Talk:Ultrashort pulse

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Medical imaging applications[edit]

Regarding applications: What are the applications of ultrashort (laser) pulses in medical imaging? I cannot think of any. The referenced article does not provide any information about it either.Gabeng 06:51, 6 Jun 2005 (UTC)

Imaging isn't really my subfield, but I do know of some biological imaging applications, especially with in vivo tomography. An example I know of is the OCM [1], which just switched from a CW to a pulsed lightsource. This article (Seeing through tissue section) discusses imaging tumors in addition to the surgical applications.
I think more information could be had from the Virtual Journal of Ultrafast Science, which is subscription, or from Google Scholar [2] [3].--Laura Scudder | Talk 18:24, 5 Jun 2005 (UTC)

Dec 15 2010 : I think the applications of fs pulses in Optical tomography of biological/human tissues are appearing for quite some time. This field is quite active and at our institute also people are working on this area ( generation of super continuum can also be metioned here. regards -prasad —Preceding unsigned comment added by (talk) 07:10, 15 December 2010 (UTC)

Proposed merge of ultrafast and ultrashort pulse[edit]

I propose that Ultrafast should be merged here. per Wikipedia:Naming conventions (adjectives), adjectives should redirect to nouns. This article seems like the appropriate place for ultrafast to redirect to.--Srleffler 05:53, 11 November 2006 (UTC)

Propagation of light pulses[edit]

I propose to add some material concerning the propagation of light pulses in various media, some analytical and therefore reasonably general. —Preceding unsigned comment added by (talk) 00:51, 23 August 2009 (UTC)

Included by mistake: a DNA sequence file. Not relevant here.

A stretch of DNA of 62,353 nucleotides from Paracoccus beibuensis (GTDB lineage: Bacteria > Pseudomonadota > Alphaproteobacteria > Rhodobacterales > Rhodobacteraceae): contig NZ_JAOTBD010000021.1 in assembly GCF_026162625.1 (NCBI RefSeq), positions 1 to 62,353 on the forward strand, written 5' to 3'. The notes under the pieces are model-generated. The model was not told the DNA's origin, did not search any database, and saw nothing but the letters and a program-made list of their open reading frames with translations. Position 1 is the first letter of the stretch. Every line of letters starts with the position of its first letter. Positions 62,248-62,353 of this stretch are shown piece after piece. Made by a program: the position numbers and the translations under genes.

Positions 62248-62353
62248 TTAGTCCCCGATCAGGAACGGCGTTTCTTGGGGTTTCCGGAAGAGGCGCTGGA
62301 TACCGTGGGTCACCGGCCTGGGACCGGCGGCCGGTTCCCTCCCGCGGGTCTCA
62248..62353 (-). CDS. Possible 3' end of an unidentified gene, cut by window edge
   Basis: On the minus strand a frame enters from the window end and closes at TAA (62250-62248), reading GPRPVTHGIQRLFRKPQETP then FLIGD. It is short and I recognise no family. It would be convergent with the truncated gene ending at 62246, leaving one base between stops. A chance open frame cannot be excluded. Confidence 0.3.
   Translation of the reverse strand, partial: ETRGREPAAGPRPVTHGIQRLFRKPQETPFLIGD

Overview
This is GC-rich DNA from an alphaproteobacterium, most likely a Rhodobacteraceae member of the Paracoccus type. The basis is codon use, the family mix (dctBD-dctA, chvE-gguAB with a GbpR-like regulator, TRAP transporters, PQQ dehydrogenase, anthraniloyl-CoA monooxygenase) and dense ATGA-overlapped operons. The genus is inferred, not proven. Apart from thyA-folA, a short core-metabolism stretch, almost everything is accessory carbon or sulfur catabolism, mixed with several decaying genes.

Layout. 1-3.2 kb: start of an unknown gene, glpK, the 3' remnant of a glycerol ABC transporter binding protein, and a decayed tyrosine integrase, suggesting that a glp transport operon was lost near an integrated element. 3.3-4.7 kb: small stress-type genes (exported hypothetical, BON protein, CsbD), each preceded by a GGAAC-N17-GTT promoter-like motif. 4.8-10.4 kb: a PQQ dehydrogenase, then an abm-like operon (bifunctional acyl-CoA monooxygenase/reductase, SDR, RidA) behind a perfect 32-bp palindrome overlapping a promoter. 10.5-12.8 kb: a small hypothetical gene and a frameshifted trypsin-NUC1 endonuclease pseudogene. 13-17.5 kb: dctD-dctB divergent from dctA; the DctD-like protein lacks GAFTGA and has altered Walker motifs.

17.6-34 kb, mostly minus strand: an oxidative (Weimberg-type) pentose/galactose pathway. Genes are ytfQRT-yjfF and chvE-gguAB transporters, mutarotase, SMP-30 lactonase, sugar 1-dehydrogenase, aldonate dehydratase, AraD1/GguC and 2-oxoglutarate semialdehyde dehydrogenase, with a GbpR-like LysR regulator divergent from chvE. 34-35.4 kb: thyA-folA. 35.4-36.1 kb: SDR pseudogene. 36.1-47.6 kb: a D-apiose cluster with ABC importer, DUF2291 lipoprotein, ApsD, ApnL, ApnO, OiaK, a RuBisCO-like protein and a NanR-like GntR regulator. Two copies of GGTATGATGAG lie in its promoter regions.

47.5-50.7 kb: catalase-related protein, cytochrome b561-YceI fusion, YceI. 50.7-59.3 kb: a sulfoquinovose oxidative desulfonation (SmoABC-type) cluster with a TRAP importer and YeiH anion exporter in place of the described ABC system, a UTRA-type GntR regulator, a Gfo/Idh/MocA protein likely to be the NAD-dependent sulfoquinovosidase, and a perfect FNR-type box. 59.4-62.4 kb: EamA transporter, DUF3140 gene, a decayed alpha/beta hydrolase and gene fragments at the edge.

Pulse plot[edit]

No good?

It seems like this image has some problems. First, the blue curve (not the green curve) is the electric field amplitude; the green curve is the envelope of the pulse. Second, the red curve is (I presume) supposed to show the time-averaged intensity of the pulse, in which case (a) it should say that, and (b) the peak intensity should reach half of the peak amplitude because of the factor of 1/2 from the sinusoid. Anyway, I made a new SVG image and unless someone objects I'll substitute it into the article in a few days. Zueignung (talk) 19:46, 20 October 2012 (UTC)

This may be purely an issue of language, but I think there is somehing wrong with this plot, or at least its use. It is described correctly as an ultrashort pulse which has a quadratic phase dependence which also means it is chirped. But the way this is currently used in the article the impression is given that ALL ultrashort pulses are chirped. This is absolutely not the case, and ultrashort pulses are usually unchirped in order to obtain the narrowest possible pulse in time. I think this should be made more clear. It might be best to provide a plot of an unchirped ultrashort pulse and a chirped ultrashort pulse. Using pulses with the same bandwidth (and therefore different temporal width for chirped and unchirped pulses) would offer more opportunity to make this concept clear. (talk) 15:59, 1 July 2013 (UTC)mjd